Friday, May 11, 2012

Theresa R.: UFO Huntress

At the beginning of each year, I generally lay out 3-5 New Year's Resolutions that relate specifically to how I'm going to further my education of the paranormal field.  This year, I was bitten by the UFO bug.  Honestly, I had never been that interested in UFOlogy; I always sided on the ghosts/hauntings side of paranormal investigation.  Still, it was something that had sort of been on my mind for awhile.  You can't be this involved in paranormal research (especially here in Mothman Country) and NOT help but to skirt the UFO angle.  I was further inspired by a rash of sightings by my boyfriend and my father of a strange light that would appear in the skies near my new house.

My plan involved an intense study of ufology over the next year through classes, books, documentaries, and anything else that I could find, such as conferences and speakers.  I would also attempt to gather some more field-specific equipment and network with local UFOlogists.  By the end of the year, I would hopefully be prepared enough to join the Mutual UFO Network (MUFON) and begin study under a "professional."

It is now close to the halfway mark of the calendar year, and I haven't made much progress, lol.

As part of my study, I signed up for a UFO Studies 101 class through my annual subscription to Universal Class.  I had taken this professor several times before, and enjoyed his classes.  This would be an exception, lol.  It isn't the professor's fault; I'm just cannot get enthusiastic about the subject, and what would normally take me a month or two tops to finish a class has become what is shaping up to be a year-long pursuit as my coursework seems more of a chore than a pleasurable pursuit of knowledge.

To supplement my original plan of taking this class, I have also been reading one UFO-related book a month, also a bomb.  Here's my list so far:

January--West Virginia UFOs, by Bob Teets.  This one wasn't BAD, but it wasn't good, either, lol.  It was a collection of previously non-reported sightings from around the mountain state, and while each case was unique, they all seemed to follow the same pattern:  apparently West Virginian's believe that UFOs and/or aliens are angels.  I've previously read and own several other WV ufo books by another journalist, Kyle Lovern, which are a little more my speed.

February--UFOs Examined, by Milo Monzetta.  This was a FREE Kindle download, and now I know exactly why it was free! Self-publishing has been such a mixed blessing in the field of paranormal research, but this is one of those works that were just awful, lol.  It was poorly written, jumping from topic to topic with no discernible flow.  It seemed like every third word was either spelled incorrectly or contained a grammatical error.  I'm not entirely sure what popular theories are out there in the UFO realm, but the theories in this work, combined with the poorly written format, read like the ramblings of a schizophrenic.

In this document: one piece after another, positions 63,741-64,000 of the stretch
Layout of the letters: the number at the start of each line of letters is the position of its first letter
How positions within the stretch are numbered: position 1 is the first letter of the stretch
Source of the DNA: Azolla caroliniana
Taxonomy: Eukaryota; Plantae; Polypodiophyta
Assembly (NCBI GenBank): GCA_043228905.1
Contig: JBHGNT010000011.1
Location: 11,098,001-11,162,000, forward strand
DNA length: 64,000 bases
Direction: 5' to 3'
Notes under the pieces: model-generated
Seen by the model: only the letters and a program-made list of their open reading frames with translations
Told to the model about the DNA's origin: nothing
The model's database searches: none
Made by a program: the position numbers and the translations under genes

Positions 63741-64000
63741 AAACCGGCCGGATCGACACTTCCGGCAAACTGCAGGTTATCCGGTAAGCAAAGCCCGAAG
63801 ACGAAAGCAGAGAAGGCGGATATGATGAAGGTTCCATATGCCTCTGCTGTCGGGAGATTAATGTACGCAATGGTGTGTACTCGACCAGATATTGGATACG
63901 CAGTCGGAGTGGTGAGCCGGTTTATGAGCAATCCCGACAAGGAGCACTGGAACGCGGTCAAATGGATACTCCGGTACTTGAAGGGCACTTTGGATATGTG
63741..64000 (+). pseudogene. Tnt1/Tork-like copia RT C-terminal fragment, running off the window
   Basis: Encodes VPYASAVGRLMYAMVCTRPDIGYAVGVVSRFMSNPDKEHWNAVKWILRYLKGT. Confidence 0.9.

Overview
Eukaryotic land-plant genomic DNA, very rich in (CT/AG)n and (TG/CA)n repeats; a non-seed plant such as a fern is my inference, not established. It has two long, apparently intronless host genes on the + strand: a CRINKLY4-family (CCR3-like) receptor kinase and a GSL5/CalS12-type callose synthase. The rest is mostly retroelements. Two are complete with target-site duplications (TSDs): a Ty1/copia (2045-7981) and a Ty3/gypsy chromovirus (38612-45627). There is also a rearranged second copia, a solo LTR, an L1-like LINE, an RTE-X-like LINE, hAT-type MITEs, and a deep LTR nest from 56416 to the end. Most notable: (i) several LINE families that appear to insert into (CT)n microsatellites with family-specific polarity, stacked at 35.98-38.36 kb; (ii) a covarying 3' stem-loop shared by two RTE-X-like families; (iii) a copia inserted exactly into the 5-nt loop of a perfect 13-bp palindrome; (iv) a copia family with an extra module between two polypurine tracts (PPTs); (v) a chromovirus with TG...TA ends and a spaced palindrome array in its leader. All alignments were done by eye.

March--The Flying Saucers are Real, by Donald Keyhoe.  This was another free Kindle download, but unlike most free works I run across, this one was very well written and researched.  It is a VERY early work on UFOs by a legitimate journalist.  I learned a lot, and got through the entire book without my eyes bleeding once!

April--I'm actually still working on April's book, despite it being well into May.  It's a biography on Barney and Betty Hill, and it isn't bad.  Aaron bought it several years ago from the second annual Braxton County Monster Festival.

My plans from this point are to finish this UFO course, and perhaps take another through another online institution, lol.  I'm also going to attempt to muddle through the rest of the year's reading, relying heavily on what is already on my shelf and what I can obtain for free for Kindle.  The exception will be a Gray Barker book that I've had my eye on for awhile, and a book on the Braxton County Monster that I never got around to actually purchasing.

As for actually seeking out MUFON accreditation...that may take a little more soul searching.  Although the passion just isn't there, I do feel that this is an aspect of paranormal research that I'm not as comfortable with as I should be.  I want to be able to add a working knowledge of such to the resume in order to better serve our clients, and also to further distinguish HPIR as a unique institution dedicated to providing the best possible resources to our community as possible. 

At the end of the year, I'll post an update as to whether or not I've actually reached any of my goals, lol.  Wish me luck!

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